Mad Youth (1939)

Approved   |    |  Drama

Mad Youth (1939) Poster

A rich society mother hires a male escort, but he falls for her daughter instead. The mother-daughter conflict forces the daughter to run off to stay with a friend who is enslaved by a prostitution ring.


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18 April 2014 | st-shot
| Forever 21
American society dames get a cuffing and a lecture on parenthood from a faux count gigolo in this pre-war cheapie looking to cash in on lurid sensationalism. Disjointed and sloppy most of the way it unintentionally (or indifferently)entertains with titillating moralizing as women of all ages pre-sage this age of narcissism with self centered abandon.

Upper cruster Lucy Morgan (Betty Compson) spends most of her time playing bridge with fellow elites and buying the attention of phony counts from an escort service while ignoring daughter Marian (Mary Ainslee) who throws wild parties while she is absent. Enter Count Dehoven (Willy Castello), gigolo with a conscience and the attention of both mom and daughter. The Count falls heavily for the daughter much to mom's consternation, causing a major rift that sends Marian off to live with her star struck friend who in reality is being held hostage in a bordello, a fate now awaiting Marian. Can she be rescued? Looks like a job for the Count.

This crass high society expose may lack subtlety, second takes and production values of any kind but it does offer some warped incite into the era ( jitterbugging teens, absentee parents) via cautionary tale and the offbeat casting of a suave two bit gigolo as its moral conscience. Battling the hackneyed script and his own limited abilities Willy Costello brings both the unctuous and noble out in his Count DeHoven.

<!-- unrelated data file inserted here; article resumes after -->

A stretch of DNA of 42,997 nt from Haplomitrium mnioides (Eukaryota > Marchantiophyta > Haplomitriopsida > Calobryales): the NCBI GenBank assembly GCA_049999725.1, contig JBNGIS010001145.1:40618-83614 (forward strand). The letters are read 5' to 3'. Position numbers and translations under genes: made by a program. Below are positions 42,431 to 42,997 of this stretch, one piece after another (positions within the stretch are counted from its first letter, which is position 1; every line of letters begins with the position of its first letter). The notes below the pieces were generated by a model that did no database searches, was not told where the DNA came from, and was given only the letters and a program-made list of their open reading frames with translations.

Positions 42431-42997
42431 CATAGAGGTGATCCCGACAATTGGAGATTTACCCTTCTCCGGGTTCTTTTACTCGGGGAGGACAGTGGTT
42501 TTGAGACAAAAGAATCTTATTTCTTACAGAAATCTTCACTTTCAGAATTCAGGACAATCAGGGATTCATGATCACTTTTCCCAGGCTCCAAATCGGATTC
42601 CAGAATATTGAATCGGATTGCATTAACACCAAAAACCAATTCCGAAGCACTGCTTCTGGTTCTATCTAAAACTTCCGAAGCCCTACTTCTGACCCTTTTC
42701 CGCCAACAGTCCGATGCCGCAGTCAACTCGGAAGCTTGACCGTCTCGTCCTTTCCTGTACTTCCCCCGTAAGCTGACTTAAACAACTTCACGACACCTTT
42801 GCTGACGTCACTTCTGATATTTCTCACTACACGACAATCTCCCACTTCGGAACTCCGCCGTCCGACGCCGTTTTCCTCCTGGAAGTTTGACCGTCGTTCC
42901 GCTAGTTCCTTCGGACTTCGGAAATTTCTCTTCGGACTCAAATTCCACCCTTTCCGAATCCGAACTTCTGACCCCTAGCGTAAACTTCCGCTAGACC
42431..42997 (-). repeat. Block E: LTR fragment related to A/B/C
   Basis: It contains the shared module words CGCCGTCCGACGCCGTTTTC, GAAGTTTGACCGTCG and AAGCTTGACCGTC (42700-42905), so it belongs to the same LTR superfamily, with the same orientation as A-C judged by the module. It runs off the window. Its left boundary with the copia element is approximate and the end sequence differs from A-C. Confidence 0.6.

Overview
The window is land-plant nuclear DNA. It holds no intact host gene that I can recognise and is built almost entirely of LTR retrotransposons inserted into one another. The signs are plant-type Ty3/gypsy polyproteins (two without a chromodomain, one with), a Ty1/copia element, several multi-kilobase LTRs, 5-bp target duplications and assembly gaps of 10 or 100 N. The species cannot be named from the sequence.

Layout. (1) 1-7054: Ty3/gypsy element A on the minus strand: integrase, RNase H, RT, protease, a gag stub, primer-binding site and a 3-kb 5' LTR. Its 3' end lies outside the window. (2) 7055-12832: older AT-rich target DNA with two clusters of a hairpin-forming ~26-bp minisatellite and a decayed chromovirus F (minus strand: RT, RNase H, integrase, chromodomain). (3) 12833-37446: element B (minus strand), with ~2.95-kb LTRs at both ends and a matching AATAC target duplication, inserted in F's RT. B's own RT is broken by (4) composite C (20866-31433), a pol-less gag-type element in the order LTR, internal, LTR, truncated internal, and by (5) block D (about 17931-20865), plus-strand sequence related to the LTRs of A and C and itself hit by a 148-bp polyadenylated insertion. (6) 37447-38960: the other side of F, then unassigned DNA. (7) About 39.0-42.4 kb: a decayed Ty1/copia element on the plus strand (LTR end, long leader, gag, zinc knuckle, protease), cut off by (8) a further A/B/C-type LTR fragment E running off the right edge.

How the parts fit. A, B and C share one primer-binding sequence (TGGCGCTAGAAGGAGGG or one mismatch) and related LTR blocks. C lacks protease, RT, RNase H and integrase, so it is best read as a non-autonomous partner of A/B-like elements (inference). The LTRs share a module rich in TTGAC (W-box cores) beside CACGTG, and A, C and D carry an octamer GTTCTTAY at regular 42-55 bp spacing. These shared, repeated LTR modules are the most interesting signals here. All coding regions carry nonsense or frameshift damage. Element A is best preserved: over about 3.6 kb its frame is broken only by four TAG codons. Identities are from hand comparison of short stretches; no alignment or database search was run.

Ainslee's Marian is a bit long in the tooth for a confused teen but silent screen superstar in career free fall Compson is indomitable in a low key Billie Burke sought of style as an incurable romantic and while their scenes together lack smoothness they do confront the heart of the matter.

Mad Youth puts on no airs as it plows its way to its tepid climax but it does score points with its Code challenging moments and fun juxtaposing of the generations; the younger caught up in an energized frenzy at a party (featuring in another bizarre twist a baton twirler in full uniform) while their ever so proper parents battle ennui at bridge tables in another part of town with Ma Morgan attempting to bed the count, forever lying about her age.

Mad Youth may be a bad film but under the right circumstances it can be quite entertaining.

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Release Date:

5 May 1940



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